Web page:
That makes a storm in sunshine, heat in frost?
The heavens are so clouded, drossy earth is clear,
My husband frowns, but frolic is mine host.
Oh, fire and ice!  Oh, fear and doubt together!
What envious star directs my coming hither?

No heavier star nor more malevolent
Needs Lod’wick than this Flemish excrement.
Dear Oriana, thou dost know our state,
Cast down, spurn’d, scorn’d, by fortune and by fate;
Yet never grief so nearly galls my heart,
As when I think that thou and I must part.

Why must we part?

Ask Yacob.  He can tell.

Well meyster, well frow, ick mought de gelt heb.  You man hebt niet to betall.  He sall niet langer in my huys blieven.  Keck de dore de skore.  Ick will him trust nae mare.  Ick mought eane gage, eane pawn heb.  dat must you selve bene, and you skone daughter.  By Godt’s moorkne, he sall to prison, to de vanga port els.  [Well, sir, well lady, I must have my  money.  Your husband has nothing to pay with.  he shall no longer stay in my house.  Loot at the score on the door.  I will trust him no more.  I must have a gage, a pawn.  You yourself must be the pawn, and your beautiful daughter.  By God’s littl mother, he shall go to prison, to jail otherwise.]

Well then, I must persuade her patience,
To be thy pawn, thy prisoner in mine absence.

What?  How pawn?  How prisoner?  For what?  For the score?  A pox on that chalk! It’s an easier matter to chalk a pound than to get a penny to pay it.  You shall not go, nor shall she not lie to gage for a little money.  Let me see, how much is it?  What be these guilders?                                                                                                                     [LOD’WICK whispers with ORIANA and DIANA.

Yaw eleck eane a guilder. [Each one of you owes a guilder]

Fifty and four and seven is five and forty.  Mass, I have but twenty stivers toward it; that’s all I have sav’d since I came here to Newkirk.  This Flanders is too thrifty a country, for here the women will heel their husbands’ hose themselves.  Faith, if your score had been but a score of stivers, I mean I would have paid it, clear’d the clalk clean.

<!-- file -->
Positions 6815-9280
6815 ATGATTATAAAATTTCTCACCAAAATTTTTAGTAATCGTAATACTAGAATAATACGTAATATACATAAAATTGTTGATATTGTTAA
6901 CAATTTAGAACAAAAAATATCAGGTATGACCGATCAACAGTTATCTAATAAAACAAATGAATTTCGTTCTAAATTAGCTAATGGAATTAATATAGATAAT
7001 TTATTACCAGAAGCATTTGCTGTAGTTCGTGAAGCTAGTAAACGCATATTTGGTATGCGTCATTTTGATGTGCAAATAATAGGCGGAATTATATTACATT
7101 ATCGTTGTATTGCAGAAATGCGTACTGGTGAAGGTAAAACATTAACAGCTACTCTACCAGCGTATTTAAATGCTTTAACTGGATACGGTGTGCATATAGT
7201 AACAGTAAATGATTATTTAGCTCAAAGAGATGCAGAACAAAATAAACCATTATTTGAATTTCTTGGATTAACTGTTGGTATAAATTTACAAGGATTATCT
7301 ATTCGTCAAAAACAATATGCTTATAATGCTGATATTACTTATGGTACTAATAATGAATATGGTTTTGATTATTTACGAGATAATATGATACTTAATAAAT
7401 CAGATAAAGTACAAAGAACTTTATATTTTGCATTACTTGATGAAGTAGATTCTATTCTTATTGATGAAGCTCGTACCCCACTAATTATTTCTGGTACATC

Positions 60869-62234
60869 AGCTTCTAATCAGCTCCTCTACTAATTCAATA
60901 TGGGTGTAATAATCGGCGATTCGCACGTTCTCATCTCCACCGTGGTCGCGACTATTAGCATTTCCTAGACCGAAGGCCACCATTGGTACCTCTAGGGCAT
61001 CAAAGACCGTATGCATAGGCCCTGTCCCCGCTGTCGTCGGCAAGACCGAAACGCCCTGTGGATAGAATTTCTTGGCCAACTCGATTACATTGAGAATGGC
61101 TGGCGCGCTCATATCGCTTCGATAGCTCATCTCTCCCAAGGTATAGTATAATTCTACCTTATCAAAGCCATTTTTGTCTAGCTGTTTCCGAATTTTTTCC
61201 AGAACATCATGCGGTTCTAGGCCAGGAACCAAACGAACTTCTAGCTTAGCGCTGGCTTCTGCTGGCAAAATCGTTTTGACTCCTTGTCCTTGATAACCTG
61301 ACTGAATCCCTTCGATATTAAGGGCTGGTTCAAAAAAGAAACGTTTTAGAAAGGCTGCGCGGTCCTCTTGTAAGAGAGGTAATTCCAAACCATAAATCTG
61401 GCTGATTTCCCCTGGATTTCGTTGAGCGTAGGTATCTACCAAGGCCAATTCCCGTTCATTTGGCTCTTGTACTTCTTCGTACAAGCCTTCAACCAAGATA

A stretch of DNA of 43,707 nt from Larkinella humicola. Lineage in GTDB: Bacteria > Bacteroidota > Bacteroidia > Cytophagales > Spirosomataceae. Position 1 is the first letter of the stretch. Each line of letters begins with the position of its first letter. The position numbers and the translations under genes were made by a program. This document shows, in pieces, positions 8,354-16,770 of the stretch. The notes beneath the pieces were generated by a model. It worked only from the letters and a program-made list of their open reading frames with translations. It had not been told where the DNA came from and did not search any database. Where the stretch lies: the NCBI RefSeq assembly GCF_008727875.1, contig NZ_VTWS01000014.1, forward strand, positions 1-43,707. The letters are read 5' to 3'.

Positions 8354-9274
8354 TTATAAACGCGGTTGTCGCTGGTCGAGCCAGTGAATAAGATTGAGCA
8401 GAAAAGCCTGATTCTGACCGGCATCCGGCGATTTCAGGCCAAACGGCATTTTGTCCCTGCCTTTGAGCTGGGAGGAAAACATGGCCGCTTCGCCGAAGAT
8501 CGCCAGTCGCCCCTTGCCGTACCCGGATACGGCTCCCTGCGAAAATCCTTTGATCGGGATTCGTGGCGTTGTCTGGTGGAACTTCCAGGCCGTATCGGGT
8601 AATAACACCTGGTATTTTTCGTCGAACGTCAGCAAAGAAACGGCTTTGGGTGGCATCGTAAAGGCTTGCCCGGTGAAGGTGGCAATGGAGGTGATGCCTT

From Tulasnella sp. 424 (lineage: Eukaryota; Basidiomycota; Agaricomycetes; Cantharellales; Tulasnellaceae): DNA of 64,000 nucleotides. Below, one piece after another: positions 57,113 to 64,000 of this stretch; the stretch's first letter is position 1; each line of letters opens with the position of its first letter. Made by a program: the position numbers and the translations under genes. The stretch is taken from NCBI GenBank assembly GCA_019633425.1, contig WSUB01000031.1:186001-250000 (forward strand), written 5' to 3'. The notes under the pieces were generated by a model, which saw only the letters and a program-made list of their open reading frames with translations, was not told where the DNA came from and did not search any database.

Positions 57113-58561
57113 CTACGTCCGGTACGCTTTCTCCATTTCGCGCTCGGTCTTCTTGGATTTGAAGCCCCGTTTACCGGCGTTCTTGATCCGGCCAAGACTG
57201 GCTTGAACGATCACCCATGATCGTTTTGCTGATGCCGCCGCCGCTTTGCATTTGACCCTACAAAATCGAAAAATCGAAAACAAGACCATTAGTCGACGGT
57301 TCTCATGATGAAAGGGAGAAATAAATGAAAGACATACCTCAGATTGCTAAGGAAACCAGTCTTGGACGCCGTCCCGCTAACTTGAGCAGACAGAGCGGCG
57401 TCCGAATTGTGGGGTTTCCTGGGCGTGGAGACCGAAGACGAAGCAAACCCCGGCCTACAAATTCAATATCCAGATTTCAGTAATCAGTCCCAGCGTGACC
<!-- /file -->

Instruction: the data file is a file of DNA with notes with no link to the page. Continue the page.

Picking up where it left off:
Swigen and drinkin, Bunch.  De skone frow and de daughter sall be mine pawn, mine gage; mie die frow, dow de meskyn. [Keep quiet and drink, Bunch.  The beautiful woman and her daughter will be my pawn, my gage; the wife for me, the maid for you.]

Ha!  Say you so?  No,  butterbox, I’ll set a spoke in your cart.  Hear ye?  This foul, fat Smelt tell me that he has smell’t out a smock commodity for a pawn, that is, to have your wife and daughter to gage.  If ye be wise, make your bargain that he do not use your pawn; for though it will not be much the worse for the wearing, yet it is pity it should be slubbered by such a cullion as Yacob Smelt.

Prithee, be quiet.  Yacob, I will leave
My dearest, most unvalued jewels here.
Entreat themwell, as thou wilt answer me
At my return, even with the dearest blood,
If they miscarry in thy custody.
Friend Bunch, farewell.  But kind unto these twain,
And if I live, I’ll recompense thy pain.

Faith, as kind as Cockburn; I’ll break my heart to do them good.  But whither will you go?

I know not yet; where fortune shall direct.
Leave us awhile to take a sad farewell.
That done, I part and they shall stay with you.

Well, well!  Ha!  Mine skone friester, mine lieff, dow salll met mie blieven, and dye mannykin aweagh loupe.  Heigh loustick [Well, well!  Ha!  My beautiful lady, my love, you will stay with me, and your little husband will go away.  Three cheers!]

Gep, wihi!  See how the slovenly Smelt leaps!  I think you could be content to be rid of this beer fly, this bacon-fac’d butterbox awhile.

Indeed I could.

Indeed and you shall!  Yacob, I have news for ye, passing profitable, pleasurable news.  There’s a tun of English stark beer new come to Newkirk this day at two stivers a stoup.  Come, I’ll give thee a stou of two.